Everything I Know About Love review: A love letter to your messy twenties
The BBC adaptation is joyful and comfortingly nostalgic, despite (or perhaps because of) distinct similarities with other shows.
In the first episode of Everything I Know About Love, the semi-fictionalised adaptation of Dolly Alderton’s memoir, wild-child Maggie and best friend Birdy find themselves sharing a chaste cuddle in bed together after a night out - their first since moving to London, where they’re now renting a mould-ridden house in Camden with two female friends from university.
Whether or not you were in your twenties in the 2010s (when the series is set), everything in the scene feels distinct and familiar in its sheer, relatable messiness, from the socks and underwear drying on the radiator and the easy, hungover embrace the two friends share, to the instant despair of checking your online bank balance the morning after.
The friendship between Maggie and Birdy (loosely based on Alderton’s relationship with her own childhood best friend) also feels achingly real: they are opposites attract, platonic soulmates, each other’s ride-or-die, blissfully unaware that a different kind of love is right around the corner for Birdy, as her new boyfriend (the handsome, very dull Nathan) upends her priorities.
But during this early scene, with Birdy and Maggie in bed together, we learn everything we need to know about the two friends - and hints of why Birdy will need to pull away.
Birdy is not, by nature, a risk taker. She is the fresh-faced ‘sensible friend’ who wears Karen Millen, chivvies her friends at the start of a night out, and owns too many face cloths. This is a role she is content to lean into, a contrast to her cool, spontaneous best friend: “You’re someone who actually likes skinny-dipping,” she tells Maggie in bed, before they hug (“Oh I wish you’d wear pants,” she adds).
At the start of the season, Birdy has never had a boyfriend, instead living vicariously through Maggie’s wild dating anecdotes. It’s clear that Birdy needs to go out and live her own life, rather than playing the sidekick - and that opportunity comes in the form of a first date with Nathan, before which she agonises over emergency conversation topics (council tax and Russell Brand, apparently).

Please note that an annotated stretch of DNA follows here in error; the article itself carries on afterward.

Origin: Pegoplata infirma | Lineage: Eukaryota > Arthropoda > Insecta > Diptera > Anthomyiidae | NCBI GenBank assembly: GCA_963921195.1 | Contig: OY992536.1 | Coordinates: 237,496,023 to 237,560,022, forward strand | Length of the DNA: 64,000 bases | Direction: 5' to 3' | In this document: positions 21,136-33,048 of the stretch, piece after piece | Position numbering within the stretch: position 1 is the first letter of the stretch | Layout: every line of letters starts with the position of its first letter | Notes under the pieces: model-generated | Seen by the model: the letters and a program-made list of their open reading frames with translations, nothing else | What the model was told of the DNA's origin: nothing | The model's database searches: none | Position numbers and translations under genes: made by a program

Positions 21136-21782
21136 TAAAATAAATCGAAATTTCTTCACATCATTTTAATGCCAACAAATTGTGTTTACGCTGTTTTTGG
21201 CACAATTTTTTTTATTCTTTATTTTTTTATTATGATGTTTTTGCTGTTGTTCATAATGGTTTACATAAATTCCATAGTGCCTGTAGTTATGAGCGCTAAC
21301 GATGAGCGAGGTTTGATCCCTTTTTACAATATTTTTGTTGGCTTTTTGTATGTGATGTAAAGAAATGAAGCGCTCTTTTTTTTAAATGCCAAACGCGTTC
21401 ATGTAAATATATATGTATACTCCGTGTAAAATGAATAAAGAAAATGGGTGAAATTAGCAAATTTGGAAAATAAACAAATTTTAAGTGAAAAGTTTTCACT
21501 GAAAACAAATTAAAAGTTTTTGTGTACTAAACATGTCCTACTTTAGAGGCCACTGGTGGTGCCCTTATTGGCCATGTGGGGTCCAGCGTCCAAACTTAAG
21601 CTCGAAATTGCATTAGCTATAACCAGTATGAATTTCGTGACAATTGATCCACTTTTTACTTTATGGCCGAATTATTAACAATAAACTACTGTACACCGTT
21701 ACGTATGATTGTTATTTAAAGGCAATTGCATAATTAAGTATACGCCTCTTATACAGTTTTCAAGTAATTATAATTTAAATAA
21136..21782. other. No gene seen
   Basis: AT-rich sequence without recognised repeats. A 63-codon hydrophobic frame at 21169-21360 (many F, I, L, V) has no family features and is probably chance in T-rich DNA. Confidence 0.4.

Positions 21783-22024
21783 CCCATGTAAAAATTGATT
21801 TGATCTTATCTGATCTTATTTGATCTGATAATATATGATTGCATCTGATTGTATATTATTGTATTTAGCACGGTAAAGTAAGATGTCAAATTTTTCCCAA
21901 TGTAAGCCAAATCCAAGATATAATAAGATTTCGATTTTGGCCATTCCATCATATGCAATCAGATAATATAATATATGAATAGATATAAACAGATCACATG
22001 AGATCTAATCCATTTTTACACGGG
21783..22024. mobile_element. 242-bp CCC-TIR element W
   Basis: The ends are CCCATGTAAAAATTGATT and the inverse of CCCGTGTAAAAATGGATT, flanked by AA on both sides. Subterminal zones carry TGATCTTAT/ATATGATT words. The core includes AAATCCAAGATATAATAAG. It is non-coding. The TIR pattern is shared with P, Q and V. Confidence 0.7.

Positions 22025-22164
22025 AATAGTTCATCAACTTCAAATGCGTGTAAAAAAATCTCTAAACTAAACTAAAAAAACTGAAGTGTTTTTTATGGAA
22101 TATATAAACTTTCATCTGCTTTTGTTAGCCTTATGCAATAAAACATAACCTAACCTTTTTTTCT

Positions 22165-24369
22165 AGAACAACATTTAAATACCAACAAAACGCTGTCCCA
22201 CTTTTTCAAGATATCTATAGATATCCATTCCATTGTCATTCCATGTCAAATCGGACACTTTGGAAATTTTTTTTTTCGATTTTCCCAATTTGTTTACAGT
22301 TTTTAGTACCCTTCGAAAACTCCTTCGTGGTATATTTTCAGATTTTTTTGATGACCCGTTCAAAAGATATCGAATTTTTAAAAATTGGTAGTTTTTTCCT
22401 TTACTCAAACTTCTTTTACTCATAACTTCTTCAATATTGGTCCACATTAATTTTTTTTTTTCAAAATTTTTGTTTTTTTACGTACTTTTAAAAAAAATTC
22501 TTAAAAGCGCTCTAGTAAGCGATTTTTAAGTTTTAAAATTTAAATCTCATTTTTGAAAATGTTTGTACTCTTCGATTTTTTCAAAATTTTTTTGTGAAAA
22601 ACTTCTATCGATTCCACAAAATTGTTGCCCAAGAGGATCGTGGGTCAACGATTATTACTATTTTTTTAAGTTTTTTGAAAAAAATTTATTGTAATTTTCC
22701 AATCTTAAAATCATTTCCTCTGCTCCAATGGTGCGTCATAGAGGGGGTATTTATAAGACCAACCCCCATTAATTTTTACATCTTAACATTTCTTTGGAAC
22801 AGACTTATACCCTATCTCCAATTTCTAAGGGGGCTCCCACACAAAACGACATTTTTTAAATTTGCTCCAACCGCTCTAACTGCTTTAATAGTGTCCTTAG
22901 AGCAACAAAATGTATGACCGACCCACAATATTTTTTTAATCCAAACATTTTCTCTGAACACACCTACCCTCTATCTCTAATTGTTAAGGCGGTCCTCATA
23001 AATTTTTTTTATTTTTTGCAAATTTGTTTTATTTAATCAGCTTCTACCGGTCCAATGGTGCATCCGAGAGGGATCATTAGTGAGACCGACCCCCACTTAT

When Birdy is no longer available at Maggie’s beck and call, we see it’s Maggie who spirals, unable to spend even a night alone in the empty Camden house.
How much you enjoy the series might depend on whether you find its spoilt “posh” protagonist Maggie charming, or annoying. Personally, I oscillated between the two: her self-absorption can be off-putting, especially when she hurts those around her, but she is also very human, meaning she’s relatable (like while furiously totting up how much hot water Nathan uses when he stays over).
It’s also oddly frustrating when Maggie, with no experience - and with help from old-fashioned nepotism - blags her way into a story producer role on a hit TV series, only shortly after Birdy is rejected from a job she desperately wanted and over-prepared for.
Maggie, at least, is self-aware (“We are in a boom of mediocre girls making a name for themselves by being moderately funny on the internet!”). She is more sympathetic when we see her interactions with Street, an aspiring musician and poser who quotes Philip Larkin, and with whom she embarks on a doomed romance. She makes every effort, dutifully listening to his mix-tape CDs and even turning up on his doorstep with nothing on but a coat and lingerie.
Completing the quartet of housemates alongside Birdy and Maggie are Nell, a school teacher, and Amara, who works in corporate London and endures the everyday morning nuisance of changing into heels on a park bench outside her offices. In the early episodes, these two characters only function as back-up dancers to the central duo, although the series later delves into their separate storylines, and examines how race impacts Amara's work and dating life.
Everything I Know About Love may cause deja vu for some viewers. With a focus on four female friends living in the big city, the show shares similarities with the likes of Girls, The Bold Type, and of course, Sex and the City, a favourite show of creator Dolly Alderton (a host of the podcast Sentimental in the City) and which similarly focuses on straight, conventionally attractive leads. As a self-destructive, charming writer, Maggie is undoubtedly the ‘Caggie’ of her group (Birdy is the ‘Charlotte’).
But despite (or perhaps because of) its similarities to past shows, Everything I Know About Love is an easy, fun watch, and feels comfortingly nostalgic, populated by hopeful, funny young women dressed in Kate Moss for Topshop and navigating their first jobs, first loves, and above all, the ups and downs of female friendship.
You can purchase the book of Everything I Know About Love on Amazon here.
The latest issue of Radio Times magazine is on sale now – subscribe now and get the next 12 issues for only £1. For more from the biggest stars in TV, listen to the Radio Times podcast with Jane Garvey.